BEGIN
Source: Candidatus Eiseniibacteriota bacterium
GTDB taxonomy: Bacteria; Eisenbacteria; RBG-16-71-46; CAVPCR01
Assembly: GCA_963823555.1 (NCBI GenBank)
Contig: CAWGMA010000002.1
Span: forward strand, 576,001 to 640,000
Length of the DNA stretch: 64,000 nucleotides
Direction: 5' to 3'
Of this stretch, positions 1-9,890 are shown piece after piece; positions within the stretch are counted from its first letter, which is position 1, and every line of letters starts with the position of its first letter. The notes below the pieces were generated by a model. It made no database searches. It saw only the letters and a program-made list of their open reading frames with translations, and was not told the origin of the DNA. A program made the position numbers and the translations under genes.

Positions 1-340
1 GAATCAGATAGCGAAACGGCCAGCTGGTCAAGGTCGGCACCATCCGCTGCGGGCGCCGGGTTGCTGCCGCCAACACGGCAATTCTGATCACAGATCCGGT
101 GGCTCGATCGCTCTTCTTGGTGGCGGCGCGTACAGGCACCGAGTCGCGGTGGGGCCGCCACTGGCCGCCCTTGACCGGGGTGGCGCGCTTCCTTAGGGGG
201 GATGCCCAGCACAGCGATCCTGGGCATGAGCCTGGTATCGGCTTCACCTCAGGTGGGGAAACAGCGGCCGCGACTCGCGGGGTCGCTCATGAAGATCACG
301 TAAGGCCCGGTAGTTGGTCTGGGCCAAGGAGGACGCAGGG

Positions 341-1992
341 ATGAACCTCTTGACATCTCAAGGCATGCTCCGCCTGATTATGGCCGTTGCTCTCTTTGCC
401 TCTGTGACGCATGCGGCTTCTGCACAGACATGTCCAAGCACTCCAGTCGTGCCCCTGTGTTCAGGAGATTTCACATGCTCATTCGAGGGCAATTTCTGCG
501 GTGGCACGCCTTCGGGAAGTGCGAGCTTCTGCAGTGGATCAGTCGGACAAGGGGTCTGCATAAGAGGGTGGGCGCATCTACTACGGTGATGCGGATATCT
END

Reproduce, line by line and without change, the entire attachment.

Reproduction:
Source: Candidatus Eiseniibacteriota bacterium
GTDB taxonomy: Bacteria; Eisenbacteria; RBG-16-71-46; CAVPCR01
Assembly: GCA_963823555.1 (NCBI GenBank)
Contig: CAWGMA010000002.1
Span: forward strand, 576,001 to 640,000
Length of the DNA stretch: 64,000 nucleotides
Direction: 5' to 3'
Of this stretch, positions 1-9,890 are shown piece after piece; positions within the stretch are counted from its first letter, which is position 1, and every line of letters starts with the position of its first letter. The notes below the pieces were generated by a model. It made no database searches. It saw only the letters and a program-made list of their open reading frames with translations, and was not told the origin of the DNA. A program made the position numbers and the translations under genes.

Positions 1-340
1 GAATCAGATAGCGAAACGGCCAGCTGGTCAAGGTCGGCACCATCCGCTGCGGGCGCCGGGTTGCTGCCGCCAACACGGCAATTCTGATCACAGATCCGGT
101 GGCTCGATCGCTCTTCTTGGTGGCGGCGCGTACAGGCACCGAGTCGCGGTGGGGCCGCCACTGGCCGCCCTTGACCGGGGTGGCGCGCTTCCTTAGGGGG
201 GATGCCCAGCACAGCGATCCTGGGCATGAGCCTGGTATCGGCTTCACCTCAGGTGGGGAAACAGCGGCCGCGACTCGCGGGGTCGCTCATGAAGATCACG
301 TAAGGCCCGGTAGTTGGTCTGGGCCAAGGAGGACGCAGGG

Positions 341-1992
341 ATGAACCTCTTGACATCTCAAGGCATGCTCCGCCTGATTATGGCCGTTGCTCTCTTTGCC
401 TCTGTGACGCATGCGGCTTCTGCACAGACATGTCCAAGCACTCCAGTCGTGCCCCTGTGTTCAGGAGATTTCACATGCTCATTCGAGGGCAATTTCTGCG
501 GTGGCACGCCTTCGGGAAGTGCGAGCTTCTGCAGTGGATCAGTCGGACAAGGGGTCTGCATAAGAGGGTGGGCGCATCTACTACGGTGATGCGGATATCT